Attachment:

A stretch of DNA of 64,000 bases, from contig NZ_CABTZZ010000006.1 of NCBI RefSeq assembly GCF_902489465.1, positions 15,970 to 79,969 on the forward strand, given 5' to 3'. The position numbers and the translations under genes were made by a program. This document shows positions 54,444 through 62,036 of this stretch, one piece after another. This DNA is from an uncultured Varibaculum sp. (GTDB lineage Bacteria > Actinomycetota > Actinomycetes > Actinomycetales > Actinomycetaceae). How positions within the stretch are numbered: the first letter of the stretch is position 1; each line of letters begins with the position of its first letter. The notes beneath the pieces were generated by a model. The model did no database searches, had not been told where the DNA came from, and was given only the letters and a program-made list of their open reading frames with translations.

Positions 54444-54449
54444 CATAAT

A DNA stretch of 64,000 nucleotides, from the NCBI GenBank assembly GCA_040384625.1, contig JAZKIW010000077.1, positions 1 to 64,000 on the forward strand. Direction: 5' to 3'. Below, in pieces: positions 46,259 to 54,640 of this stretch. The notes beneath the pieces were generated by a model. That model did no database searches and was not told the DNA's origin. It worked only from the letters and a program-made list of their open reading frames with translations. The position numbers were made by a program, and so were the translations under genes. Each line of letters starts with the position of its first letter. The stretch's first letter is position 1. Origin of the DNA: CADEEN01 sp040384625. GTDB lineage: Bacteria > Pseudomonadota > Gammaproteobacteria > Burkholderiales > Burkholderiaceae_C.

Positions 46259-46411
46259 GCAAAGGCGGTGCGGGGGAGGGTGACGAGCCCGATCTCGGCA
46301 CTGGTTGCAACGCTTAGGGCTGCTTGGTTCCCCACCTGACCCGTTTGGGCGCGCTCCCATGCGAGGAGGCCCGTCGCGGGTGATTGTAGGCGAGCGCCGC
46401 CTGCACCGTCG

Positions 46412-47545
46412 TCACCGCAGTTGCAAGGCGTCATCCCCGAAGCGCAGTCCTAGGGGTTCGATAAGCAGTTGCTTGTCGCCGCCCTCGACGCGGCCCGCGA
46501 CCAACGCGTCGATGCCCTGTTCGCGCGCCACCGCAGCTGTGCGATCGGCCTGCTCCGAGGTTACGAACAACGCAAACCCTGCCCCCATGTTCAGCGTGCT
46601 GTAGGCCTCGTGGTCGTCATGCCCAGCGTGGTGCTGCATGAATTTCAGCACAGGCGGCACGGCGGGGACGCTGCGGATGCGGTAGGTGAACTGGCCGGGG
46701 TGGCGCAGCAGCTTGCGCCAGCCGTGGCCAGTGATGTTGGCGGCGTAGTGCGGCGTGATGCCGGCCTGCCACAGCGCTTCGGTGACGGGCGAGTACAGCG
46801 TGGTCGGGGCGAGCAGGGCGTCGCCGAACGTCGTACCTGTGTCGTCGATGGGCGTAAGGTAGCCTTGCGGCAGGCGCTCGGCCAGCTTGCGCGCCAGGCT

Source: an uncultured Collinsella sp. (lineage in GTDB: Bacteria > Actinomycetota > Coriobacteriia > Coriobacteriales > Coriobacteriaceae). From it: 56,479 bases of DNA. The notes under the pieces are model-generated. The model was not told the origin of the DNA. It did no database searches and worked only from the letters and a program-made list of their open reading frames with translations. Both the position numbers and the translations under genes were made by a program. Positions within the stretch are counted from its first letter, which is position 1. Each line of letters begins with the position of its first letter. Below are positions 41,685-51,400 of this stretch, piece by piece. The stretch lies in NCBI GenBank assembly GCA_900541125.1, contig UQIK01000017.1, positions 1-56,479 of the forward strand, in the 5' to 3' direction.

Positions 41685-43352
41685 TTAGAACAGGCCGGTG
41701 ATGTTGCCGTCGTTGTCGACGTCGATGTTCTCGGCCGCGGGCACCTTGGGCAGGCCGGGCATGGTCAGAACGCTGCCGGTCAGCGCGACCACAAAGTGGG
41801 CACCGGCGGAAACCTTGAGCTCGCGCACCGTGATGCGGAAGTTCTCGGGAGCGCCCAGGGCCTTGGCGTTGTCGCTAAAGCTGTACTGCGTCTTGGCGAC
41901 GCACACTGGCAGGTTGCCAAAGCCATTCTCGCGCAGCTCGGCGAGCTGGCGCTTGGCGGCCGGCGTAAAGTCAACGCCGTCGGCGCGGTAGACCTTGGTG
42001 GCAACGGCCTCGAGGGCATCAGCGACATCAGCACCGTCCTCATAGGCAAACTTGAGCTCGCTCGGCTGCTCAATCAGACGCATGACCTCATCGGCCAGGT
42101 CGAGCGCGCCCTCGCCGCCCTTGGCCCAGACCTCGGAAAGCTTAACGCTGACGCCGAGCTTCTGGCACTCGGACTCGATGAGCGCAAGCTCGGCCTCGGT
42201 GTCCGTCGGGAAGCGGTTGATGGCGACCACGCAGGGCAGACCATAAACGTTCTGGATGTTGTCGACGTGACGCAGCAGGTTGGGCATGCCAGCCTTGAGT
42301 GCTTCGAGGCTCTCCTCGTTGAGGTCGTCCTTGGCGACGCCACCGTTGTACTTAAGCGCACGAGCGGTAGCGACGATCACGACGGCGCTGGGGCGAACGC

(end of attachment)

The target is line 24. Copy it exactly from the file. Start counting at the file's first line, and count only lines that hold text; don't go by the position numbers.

42301 GCTTCGAGGCTCTCCTCGTTGAGGTCGTCCTTGGCGACGCCACCGTTGTACTTAAGCGCACGAGCGGTAGCGACGATCACGACGGCGCTGGGGCGAACGC